Posted February 26, 2016 by Ashley Washburn
As solar panels and wind turbines proliferate, integrating these new energy sources into the nation’s power grid brings increasing challenges. A UNL engineer’s research is helping to create a new smart grid to enable a future of renewable energy.
Liyan Qu, assistant professor of electrical and computer engineering, recently earned a five-year, $500,000 Faculty Early Career Development Program Award from the National Science Foundation to develop a next-generation power grid transformer. These prestigious grants, known as CAREER awards, support pre-tenure faculty who exemplify the role of teachers-scholars through outstanding research, excellent education and the integration of education and research.
Today’s power grid uses transformers to increase and decrease grid voltages as required for electricity generation, delivery and consumption. They are designed to handle the relatively steady stream of power from fossil fuel-based plants and have limited capability to manage fluctuations.
However, electricity generated from renewable sources, such as wind generators, isn’t constant, requiring a more advanced transformer to control the variable voltage.
Qu is developing a device made of a new composite material that will continuously control transformer voltage output, making transformers more flexible, improving renewable energy integration and helping to minimize energy losses.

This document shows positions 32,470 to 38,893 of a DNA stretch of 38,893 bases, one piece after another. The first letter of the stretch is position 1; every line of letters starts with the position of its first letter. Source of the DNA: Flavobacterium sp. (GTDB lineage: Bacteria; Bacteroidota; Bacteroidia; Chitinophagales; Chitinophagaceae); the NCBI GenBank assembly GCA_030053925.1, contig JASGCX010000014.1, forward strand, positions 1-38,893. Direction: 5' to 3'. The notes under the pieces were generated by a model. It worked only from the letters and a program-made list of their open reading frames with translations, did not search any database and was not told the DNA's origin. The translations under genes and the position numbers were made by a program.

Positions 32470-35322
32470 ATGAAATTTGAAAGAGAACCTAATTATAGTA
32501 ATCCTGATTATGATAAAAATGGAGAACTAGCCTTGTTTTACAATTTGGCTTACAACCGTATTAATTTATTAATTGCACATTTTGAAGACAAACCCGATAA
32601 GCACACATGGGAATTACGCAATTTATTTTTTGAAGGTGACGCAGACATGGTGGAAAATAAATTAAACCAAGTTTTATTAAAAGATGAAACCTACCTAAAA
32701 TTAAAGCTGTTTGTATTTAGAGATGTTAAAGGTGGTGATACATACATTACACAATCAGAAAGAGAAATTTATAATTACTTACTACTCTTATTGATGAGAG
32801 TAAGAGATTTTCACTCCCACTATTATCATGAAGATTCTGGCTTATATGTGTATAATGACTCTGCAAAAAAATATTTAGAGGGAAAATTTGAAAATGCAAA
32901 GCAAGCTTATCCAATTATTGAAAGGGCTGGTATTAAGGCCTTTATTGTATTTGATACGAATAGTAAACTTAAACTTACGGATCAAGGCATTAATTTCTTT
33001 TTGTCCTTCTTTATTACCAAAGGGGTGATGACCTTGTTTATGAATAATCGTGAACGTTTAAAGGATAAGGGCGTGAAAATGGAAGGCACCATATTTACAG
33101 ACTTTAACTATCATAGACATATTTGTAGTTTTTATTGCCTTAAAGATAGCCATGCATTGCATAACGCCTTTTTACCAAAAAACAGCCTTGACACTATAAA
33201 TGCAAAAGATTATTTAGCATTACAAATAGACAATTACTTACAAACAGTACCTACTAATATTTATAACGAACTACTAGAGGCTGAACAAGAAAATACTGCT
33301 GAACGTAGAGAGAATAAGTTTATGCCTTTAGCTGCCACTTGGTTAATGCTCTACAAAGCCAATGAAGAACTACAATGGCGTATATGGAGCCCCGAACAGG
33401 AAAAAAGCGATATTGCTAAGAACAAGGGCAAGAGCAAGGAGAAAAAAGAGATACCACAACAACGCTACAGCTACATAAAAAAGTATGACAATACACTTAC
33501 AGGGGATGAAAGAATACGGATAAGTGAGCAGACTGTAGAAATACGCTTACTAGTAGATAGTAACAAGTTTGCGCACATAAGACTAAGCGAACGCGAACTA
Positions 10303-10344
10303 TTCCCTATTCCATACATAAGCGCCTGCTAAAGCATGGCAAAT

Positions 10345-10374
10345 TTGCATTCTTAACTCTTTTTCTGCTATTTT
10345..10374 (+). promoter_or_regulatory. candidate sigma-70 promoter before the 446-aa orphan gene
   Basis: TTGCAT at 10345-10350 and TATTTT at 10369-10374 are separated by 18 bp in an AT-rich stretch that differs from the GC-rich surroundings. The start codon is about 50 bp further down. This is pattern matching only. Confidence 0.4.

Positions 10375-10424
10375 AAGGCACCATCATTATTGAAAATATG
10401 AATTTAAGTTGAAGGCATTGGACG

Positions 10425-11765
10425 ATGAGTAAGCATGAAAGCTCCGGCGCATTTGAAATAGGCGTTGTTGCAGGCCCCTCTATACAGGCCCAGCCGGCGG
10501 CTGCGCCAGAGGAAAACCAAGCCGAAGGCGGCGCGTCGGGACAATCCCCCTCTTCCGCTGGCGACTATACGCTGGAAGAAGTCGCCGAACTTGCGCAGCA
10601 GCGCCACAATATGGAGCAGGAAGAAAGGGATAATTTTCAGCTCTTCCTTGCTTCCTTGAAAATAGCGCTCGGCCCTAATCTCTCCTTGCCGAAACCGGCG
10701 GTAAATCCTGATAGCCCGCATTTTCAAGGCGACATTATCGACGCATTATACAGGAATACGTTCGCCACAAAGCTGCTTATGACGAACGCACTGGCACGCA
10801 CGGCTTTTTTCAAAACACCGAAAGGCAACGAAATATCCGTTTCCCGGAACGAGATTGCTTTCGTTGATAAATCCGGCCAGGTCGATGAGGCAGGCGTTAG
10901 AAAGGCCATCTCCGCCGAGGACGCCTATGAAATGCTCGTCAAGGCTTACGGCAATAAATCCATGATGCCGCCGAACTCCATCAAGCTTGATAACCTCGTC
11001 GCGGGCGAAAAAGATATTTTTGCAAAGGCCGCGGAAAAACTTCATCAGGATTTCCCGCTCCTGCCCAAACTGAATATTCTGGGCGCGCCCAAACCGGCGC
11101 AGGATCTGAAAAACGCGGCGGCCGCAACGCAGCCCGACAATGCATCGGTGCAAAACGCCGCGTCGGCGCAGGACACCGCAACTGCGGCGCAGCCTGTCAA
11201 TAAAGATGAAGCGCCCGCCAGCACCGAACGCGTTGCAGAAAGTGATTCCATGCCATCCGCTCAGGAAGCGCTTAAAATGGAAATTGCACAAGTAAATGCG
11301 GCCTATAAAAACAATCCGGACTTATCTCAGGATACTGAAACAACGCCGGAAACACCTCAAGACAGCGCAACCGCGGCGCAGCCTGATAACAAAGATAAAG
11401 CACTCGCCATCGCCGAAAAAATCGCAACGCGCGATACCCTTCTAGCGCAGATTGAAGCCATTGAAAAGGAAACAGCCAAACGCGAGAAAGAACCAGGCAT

Transformers work by taking advantage of the magnetic field around an electric circuit. The incoming current flows through wires wrapped around a magnetic core, generating a magnetic flux. That flux, in turn, induces a voltage in a second set of coiled wires. Transformers alter the outgoing voltage level but have a limited ability to adapt to variable incoming sources of energy.
Qu’s new device is able to continuously and rapidly adjust the magnetic flux to provide a steady and controllable outgoing voltage, she said. The magnetoelectric device consists of layers of metglas, a metal alloy with magnetic properties, and PZT, a metal oxide with the unique property of changing structure when an electric field is applied. The structural distortion alters the magnetization of the metglas layers. Qu is investigating how to better manipulate the device’s ability to control transformer voltage.
“Because this is so new, we need to study the working principles and develop appropriate models to see how we can control and operate this new device,” Qu said. She and her colleagues will also design and test a prototype of an adjustable voltage transformer using the new device.
In addition to power grids, the device also could improve other applications that use transformer technology, such as electric appliances, devices and motors. Qu is working with NUtech Ventures, UNL’s technology commercialization affiliate, to commercialize her technologies.
The CAREER award allows Qu to expand UNL’s electric power and energy systems curriculum. In addition to creating new courses, she’ll incorporate undergraduate students into electric power research in partnership with Nebraska utility companies. She’ll also engage K-12 students through several community programs to promote STEM education and electric power research, particularly among women and minority students, groups traditionally underrepresented in STEM fields.
“Currently, there are critical demands for training a new generation of professionals and educators to accommodate the fast-changing environment in the electric power and energy industry,” Qu said.